At any rate, I thought I would do my own, self-critical tasting while the beer is still in its prime. The results are below.

  • Basics
    • Starting gravity = 1.057; final gravity = 1.022; abv = 4.6%
  • Aroma
    • Slightly chocolatey / roasty; no hops detectable. Very nice.
  • Appearance
    • Head retention excellent (in fact, amazing! it keeps going until I finish the glass); light brown head with fine foam and nice lacing on the side of the glass; color of beer is black to dark brown (the latter only in the thinnest part of the glass). Clarity is quite good (at least as can be determined for the color)
  • Flavor
    • Malty and rich; balance between bitterness and maltiness is good; a tad thin on the finish; flavor is primarily coffee and just a light hint of cocoa
  • Mouthfeel
    • Moderate body, carbonation perfect for style; just a touch creamy/silky, but not overly so; no astringency or any off flavors.
  • Would I brew this again?
    • Absolutely! The recipe turned into a really nice beer! I might up the oatmeal on this just a tad next time to give it just a hint more mouthfeel, but otherwise it’s quite good.
  • Overall rating: 9/10

Eagle Face Oatmeal Stout Update

Three and a half weeks after brew day, it was time to take care of the Eagle Face Oatmeal Stout. Over the holiday break, I worked on getting set up for kegging. I converted a 7 cubic foot deep freezer into a “keezer”; I’ll probably detail that in another post, but the short version is that it has a redwood collar made out of 2×4’s, with a three keg (and three faucet) capacity. This oatmeal stout is my first beer kegged in a 5 gallon keg (I’ve done some 5 L mini-kegs using the Philtap system), and was wonderfully easy to package!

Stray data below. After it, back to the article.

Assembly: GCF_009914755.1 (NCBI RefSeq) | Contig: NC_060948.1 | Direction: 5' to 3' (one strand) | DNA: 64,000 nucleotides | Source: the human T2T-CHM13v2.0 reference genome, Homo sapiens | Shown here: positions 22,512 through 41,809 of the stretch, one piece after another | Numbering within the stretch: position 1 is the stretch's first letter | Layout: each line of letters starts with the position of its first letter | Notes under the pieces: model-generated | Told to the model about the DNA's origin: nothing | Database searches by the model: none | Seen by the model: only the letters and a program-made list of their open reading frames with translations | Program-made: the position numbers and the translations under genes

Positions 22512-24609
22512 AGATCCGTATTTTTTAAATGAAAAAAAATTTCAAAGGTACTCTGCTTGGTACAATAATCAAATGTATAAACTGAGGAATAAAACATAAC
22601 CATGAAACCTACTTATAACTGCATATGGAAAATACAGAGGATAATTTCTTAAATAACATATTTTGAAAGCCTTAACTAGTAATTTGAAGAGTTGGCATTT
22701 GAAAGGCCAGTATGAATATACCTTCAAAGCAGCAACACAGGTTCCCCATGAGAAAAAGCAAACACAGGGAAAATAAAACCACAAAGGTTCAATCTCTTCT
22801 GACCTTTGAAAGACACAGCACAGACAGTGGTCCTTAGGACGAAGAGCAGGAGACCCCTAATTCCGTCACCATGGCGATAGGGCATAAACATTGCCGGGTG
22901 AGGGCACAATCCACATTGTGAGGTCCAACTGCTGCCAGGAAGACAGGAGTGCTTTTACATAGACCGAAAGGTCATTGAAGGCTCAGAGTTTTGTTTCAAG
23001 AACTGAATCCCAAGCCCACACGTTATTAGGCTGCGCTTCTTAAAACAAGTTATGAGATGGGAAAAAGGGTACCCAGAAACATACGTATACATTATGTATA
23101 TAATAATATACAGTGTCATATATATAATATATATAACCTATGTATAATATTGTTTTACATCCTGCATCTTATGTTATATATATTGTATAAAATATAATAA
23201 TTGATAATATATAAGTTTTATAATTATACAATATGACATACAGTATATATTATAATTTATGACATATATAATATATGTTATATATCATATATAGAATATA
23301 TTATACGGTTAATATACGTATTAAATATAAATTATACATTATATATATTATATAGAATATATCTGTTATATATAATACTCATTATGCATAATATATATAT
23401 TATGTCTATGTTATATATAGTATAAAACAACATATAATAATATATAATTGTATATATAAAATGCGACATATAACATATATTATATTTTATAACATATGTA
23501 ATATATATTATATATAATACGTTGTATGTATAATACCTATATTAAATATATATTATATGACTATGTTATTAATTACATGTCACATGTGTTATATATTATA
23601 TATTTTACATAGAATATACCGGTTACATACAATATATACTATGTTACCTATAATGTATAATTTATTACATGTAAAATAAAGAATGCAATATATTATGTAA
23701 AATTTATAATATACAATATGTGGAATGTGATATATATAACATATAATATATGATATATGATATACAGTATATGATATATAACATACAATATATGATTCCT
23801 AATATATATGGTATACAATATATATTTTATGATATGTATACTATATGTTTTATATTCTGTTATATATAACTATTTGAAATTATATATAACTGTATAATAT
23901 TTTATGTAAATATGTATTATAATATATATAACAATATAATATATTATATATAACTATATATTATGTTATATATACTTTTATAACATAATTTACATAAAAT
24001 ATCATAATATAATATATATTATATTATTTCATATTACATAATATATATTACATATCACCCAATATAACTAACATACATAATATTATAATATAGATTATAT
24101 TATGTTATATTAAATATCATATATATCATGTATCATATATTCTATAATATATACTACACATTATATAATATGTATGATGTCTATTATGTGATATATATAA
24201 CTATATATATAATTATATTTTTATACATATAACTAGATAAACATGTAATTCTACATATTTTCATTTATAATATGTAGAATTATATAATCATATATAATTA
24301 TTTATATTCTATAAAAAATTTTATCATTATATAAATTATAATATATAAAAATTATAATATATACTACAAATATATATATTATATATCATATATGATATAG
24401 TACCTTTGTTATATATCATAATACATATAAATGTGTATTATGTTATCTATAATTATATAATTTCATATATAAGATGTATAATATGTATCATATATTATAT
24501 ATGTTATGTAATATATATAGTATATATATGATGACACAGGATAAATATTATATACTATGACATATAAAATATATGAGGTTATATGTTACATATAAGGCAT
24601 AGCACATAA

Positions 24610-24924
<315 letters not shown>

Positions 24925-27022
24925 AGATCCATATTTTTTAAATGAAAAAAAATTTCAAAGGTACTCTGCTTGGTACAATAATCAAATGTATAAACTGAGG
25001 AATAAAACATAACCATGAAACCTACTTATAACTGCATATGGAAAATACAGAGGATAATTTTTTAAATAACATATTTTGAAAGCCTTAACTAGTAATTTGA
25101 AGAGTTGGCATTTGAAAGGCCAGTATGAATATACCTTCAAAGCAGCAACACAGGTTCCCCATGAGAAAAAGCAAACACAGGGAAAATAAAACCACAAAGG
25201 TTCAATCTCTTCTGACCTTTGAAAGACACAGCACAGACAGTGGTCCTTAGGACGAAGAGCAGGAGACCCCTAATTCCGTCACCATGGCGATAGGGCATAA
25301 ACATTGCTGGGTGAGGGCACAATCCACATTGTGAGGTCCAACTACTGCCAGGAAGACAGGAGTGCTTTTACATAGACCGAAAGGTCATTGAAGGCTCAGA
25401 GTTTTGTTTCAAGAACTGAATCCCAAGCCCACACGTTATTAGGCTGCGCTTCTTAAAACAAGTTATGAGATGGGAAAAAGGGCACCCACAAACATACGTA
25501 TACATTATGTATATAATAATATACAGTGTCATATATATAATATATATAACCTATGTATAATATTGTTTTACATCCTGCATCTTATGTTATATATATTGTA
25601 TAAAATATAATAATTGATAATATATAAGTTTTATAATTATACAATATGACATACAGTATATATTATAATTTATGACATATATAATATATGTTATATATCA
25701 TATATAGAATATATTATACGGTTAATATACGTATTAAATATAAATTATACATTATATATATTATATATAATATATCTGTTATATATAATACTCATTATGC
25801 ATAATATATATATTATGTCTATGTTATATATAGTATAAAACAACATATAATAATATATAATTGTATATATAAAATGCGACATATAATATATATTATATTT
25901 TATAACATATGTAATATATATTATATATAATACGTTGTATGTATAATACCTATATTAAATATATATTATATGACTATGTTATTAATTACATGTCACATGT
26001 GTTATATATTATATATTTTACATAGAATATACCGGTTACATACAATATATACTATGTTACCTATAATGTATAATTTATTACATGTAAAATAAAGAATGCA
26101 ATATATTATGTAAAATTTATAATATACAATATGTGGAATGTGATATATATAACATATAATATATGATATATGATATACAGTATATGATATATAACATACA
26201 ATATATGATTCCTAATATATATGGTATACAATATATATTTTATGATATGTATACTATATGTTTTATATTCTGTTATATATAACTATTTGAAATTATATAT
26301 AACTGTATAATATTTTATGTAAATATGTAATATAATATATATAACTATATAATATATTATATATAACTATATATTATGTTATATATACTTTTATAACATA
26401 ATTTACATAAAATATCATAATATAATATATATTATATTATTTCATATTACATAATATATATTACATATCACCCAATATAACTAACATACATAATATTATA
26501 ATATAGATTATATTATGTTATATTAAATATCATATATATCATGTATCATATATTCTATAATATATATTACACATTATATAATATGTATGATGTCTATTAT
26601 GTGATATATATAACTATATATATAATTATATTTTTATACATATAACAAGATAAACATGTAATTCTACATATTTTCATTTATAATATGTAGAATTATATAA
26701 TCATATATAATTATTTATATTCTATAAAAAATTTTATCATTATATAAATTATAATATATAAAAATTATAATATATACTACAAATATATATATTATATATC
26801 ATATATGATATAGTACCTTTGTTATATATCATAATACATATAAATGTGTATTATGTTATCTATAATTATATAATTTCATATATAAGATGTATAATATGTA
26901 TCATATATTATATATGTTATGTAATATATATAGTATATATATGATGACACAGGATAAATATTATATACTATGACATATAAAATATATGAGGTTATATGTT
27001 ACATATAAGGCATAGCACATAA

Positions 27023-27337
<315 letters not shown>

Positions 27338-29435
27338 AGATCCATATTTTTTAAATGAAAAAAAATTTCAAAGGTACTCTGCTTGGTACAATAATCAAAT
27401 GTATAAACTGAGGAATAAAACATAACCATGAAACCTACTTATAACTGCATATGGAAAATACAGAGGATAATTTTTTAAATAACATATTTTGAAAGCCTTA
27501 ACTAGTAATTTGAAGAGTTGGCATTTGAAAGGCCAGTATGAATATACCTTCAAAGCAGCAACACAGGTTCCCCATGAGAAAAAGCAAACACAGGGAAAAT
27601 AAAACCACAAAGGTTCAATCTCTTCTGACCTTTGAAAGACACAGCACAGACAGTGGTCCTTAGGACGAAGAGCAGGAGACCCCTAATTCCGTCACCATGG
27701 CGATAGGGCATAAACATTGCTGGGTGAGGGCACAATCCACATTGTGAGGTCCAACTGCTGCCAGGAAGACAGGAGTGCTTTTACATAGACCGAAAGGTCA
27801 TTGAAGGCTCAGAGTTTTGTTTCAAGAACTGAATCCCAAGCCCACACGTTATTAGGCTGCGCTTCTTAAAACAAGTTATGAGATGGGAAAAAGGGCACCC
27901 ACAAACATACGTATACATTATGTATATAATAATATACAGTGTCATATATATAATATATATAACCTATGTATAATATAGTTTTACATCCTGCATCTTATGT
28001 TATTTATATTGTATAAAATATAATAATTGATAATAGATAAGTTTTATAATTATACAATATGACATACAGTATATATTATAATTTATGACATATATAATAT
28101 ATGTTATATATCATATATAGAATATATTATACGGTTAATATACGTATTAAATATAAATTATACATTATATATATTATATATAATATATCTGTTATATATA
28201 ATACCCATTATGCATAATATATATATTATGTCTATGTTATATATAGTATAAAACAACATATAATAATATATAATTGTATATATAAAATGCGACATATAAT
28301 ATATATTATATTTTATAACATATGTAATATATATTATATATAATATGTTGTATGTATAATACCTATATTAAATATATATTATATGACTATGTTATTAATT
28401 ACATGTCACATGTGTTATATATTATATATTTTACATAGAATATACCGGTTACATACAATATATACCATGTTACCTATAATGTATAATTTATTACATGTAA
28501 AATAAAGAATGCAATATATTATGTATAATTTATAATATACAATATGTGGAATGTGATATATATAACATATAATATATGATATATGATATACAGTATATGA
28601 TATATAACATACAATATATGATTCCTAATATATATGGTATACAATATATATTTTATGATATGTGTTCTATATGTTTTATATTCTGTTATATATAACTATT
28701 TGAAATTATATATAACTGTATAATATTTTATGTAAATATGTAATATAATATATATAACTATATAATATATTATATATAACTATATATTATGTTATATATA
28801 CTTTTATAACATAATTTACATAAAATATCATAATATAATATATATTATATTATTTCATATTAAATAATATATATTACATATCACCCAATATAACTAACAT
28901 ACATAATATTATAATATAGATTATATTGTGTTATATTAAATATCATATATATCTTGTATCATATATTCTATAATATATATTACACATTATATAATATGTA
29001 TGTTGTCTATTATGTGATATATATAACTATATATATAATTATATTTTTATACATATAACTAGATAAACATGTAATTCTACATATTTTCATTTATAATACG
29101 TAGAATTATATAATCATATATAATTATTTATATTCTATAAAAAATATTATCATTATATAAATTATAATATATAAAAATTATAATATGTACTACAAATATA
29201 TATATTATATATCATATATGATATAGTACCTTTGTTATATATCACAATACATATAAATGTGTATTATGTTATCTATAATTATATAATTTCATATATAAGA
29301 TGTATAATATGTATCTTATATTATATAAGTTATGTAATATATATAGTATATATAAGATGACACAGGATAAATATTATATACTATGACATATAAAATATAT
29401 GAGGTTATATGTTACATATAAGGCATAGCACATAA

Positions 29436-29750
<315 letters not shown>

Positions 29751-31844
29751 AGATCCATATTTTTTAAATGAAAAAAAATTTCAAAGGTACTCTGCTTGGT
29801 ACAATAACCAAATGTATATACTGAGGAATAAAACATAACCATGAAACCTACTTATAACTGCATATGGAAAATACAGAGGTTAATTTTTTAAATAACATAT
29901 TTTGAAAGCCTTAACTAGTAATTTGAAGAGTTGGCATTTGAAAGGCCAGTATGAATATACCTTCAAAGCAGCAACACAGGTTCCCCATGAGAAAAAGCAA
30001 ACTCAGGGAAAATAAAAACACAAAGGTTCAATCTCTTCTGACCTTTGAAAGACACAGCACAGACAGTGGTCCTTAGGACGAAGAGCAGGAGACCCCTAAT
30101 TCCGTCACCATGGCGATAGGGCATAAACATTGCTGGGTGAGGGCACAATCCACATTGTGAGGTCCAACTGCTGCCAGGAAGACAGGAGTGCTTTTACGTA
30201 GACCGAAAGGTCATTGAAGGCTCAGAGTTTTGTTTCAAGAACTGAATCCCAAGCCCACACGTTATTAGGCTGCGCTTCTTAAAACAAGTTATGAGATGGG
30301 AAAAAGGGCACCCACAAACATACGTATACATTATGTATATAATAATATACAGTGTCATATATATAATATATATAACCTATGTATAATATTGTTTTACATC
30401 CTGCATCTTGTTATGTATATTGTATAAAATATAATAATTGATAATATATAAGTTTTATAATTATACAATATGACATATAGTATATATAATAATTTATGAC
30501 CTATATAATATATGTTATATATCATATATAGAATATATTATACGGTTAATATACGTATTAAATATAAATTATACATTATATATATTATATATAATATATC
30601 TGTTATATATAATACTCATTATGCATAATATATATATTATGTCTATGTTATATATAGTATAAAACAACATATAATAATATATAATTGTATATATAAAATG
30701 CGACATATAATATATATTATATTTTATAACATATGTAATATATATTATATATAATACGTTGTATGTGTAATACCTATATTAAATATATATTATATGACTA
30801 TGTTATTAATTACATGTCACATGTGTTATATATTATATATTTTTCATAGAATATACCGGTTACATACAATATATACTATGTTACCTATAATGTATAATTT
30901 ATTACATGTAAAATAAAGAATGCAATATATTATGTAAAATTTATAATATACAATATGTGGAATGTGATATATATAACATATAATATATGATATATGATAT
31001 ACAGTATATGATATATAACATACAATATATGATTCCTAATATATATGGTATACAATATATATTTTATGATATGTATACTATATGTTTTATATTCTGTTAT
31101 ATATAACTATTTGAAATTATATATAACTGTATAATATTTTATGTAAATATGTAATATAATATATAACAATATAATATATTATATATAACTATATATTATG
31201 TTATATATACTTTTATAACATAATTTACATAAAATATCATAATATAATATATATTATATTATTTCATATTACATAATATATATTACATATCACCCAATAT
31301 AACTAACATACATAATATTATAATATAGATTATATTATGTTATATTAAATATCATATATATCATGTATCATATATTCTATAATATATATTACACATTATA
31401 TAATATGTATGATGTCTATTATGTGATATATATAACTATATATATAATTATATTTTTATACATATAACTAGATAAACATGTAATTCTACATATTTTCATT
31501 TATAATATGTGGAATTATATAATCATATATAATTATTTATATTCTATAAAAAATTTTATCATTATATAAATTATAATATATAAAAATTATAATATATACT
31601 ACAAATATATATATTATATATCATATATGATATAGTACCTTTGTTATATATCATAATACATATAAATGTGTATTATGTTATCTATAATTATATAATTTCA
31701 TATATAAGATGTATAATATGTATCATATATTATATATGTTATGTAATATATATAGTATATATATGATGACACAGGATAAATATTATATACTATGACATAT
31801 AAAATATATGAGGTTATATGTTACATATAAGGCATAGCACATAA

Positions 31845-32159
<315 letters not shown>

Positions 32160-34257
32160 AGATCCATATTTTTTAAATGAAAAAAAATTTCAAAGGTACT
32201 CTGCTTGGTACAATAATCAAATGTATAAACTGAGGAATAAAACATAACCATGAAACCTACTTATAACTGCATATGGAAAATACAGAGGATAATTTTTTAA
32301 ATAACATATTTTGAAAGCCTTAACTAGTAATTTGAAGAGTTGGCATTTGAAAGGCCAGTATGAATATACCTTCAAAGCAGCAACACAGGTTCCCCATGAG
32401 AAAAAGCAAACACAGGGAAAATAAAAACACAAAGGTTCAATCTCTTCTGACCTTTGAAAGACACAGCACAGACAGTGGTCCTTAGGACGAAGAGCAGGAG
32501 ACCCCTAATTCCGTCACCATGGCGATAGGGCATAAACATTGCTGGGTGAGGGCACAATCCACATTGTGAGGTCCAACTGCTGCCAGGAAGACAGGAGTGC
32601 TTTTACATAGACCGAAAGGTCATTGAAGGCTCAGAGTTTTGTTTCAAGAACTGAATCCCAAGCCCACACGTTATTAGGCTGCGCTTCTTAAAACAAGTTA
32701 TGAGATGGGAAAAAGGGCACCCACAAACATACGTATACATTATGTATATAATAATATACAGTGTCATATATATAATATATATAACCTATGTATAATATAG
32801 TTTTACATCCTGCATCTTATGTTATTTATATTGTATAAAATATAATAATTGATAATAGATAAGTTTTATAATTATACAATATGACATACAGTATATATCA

The beer was brewed on Saturday, December 13, and was happily fermenting by the next morning. On the evening of December 14, I noticed that temperature of the fermenter had risen to 74°, a few degrees over what is ideal for this strain. Part of the problem was that I had my temperature sensor for the temperature controller hanging in the air, rather than taped to the fermenter. Lesson learned, and I was able to drop the fermenter down to the mid-60s by the next morning. Not ideal, but it seems like the extra conditioning time cleared out any negative flavors.

On January 1, 2015, I pulled the fermenter from the chamber and set it on the floor. This was in the midst of a cold snap, so the whole setup was soon down to the ambient temperature of 52°. The temperature increased a little bit over the next few days, to 60° or so, but didn’t exceed that.

In terms of overall character, the English Ale Yeast (White Labs WLP002) was fast-acting and extremely flocculant. In other words, true to the strain. This was coupled with relatively low attenuation (see below), as expected.

On January 7, 2015, I kegged the beer. Final gravity was 1.022, down from 1.057. This works out to 4.6% abv and 60% apparent attenuation. The beer was slightly sweet (as expected for the yeast strain), with a nice background bitterness and just a subtle fruity aroma. If I do this recipe again, it would be interesting to try another strain to see what a drier version of the beer is like. I transferred 5 gallons (virtually all of the beer in the fermenter) into a refurbished cornie keg.

After kegging, I put the keg in the keezer, which is set for 42°. Following suggestions for force carbonation from Midwest Brewing, I set the CO2 pressure to 40 psi. I’ll do this for 24 hours, lower to 20 psi for another 24 hours, lower to ~13.5 psi, and then sample. Thus, I should be ready for at least preliminary sampling by the weekend!